Thursday, 29 October 2015

REVIEW: SUGAR by Deirdre Riordan Hall

Summary:
I’m the fat Puerto Rican–Polish girl who doesn’t feel like she belongs in her skin, or anywhere else for that matter. I’ve always been too much and yet not enough.
 
Sugar Legowski-Gracia wasn’t always fat, but fat is what she is now at age seventeen. Not as fat as her mama, who is so big she hasn’t gotten out of bed in months. Not as heavy as her brother, Skunk, who has more meanness in him than fat, which is saying something. But she’s large enough to be the object of ridicule wherever she is: at the grocery store, walking down the street, at school. Sugar’s life is dictated by taking care of Mama in their run-down home—cooking, shopping, and, well, eating. A lot of eating, which Sugar hates as much as she loves.

When Sugar meets Even (not Evan—his nearly illiterate father misspelled his name on the birth certificate), she has the new experience of someone seeing her and not her body. As their unlikely friendship builds, Sugar allows herself to think about the future for the first time, a future not weighed down by her body or her mother.

Soon Sugar will have to decide whether to become the girl that Even helps her see within herself or to sink into the darkness of the skin-deep role her family and her life have created for her.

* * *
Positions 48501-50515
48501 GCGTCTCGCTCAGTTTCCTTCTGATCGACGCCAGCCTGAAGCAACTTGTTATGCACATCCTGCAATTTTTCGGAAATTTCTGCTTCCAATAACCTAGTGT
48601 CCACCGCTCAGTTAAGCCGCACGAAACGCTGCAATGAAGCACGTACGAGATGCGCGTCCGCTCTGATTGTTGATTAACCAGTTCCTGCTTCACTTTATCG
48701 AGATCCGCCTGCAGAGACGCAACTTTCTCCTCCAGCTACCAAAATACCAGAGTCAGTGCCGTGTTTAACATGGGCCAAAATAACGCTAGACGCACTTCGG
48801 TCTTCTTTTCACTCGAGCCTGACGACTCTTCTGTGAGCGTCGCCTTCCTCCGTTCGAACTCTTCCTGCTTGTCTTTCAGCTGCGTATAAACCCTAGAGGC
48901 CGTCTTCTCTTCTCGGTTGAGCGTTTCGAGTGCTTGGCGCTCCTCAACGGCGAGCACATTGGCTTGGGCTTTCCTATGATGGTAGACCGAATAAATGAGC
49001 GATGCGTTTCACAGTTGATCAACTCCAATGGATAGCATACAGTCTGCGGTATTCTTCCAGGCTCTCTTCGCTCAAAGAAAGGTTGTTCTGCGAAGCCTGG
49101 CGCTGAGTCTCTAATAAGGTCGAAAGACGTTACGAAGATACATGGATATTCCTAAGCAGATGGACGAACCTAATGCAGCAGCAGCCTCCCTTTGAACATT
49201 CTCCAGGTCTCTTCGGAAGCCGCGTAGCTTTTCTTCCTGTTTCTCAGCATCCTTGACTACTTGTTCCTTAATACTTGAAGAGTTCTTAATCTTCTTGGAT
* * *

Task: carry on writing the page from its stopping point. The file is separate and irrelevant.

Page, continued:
Title: SUGAR
Author: Deirdre Riordan Hall
Source: Audiobook via the Author as part of a giveaway
Publisher: Skyscape
Publication Date: June 1, 2015
Rating: 3.5/5 stars
Purchase:
Amazon | Chapters | TBD
Disclaimer: I received a free copy of this audiobook in a giveaway.

So this one was really intriguing to me. I'm a big girl, I'm overweight. I know that. I'm chill with it. But I also love myself. Now. There was a time I did not. And Sugar does not love herself in the beginning of this novel. So seeing her go from "I hate myself" to "I may be okay with myself" was really great.

Actually, everything about Sugar's character was great. I loved her as a character and I loved her story. Her familial relationship and the interactions she had with other kids at school were so real and raw. I felt like I WAS Sugar and going through all this with her. I think it was smart of have this book in first person because you felt like Sugar and could experience everything as if it was happening to you.

I did, however, have a problem with Even. He was literally too good to be true. I don't think he said one mean thing the entire novel. Which, like, come on. I get that we should look for more than physical beauty but you still NOTICE. And it was as if he was blind to it, which just didn't feel realistic to me.

As well, it felt like there was lots of filler between actual events. There seemed to be one huge important plot point then a couple trips to the mall or a school day in between that didn't really add much before we got to another plot point. It got a little boring at some points, but to be fair, that's life, right?

There was a lot of this that I thought could be taken out and the story would still make sense, but it was a good story and I really enjoyed seeing Sugar transform throughout this ovel. It was inspiring. It also made me eat a lot more McDonald's because it was ALL SHE TALKED ABOUT.


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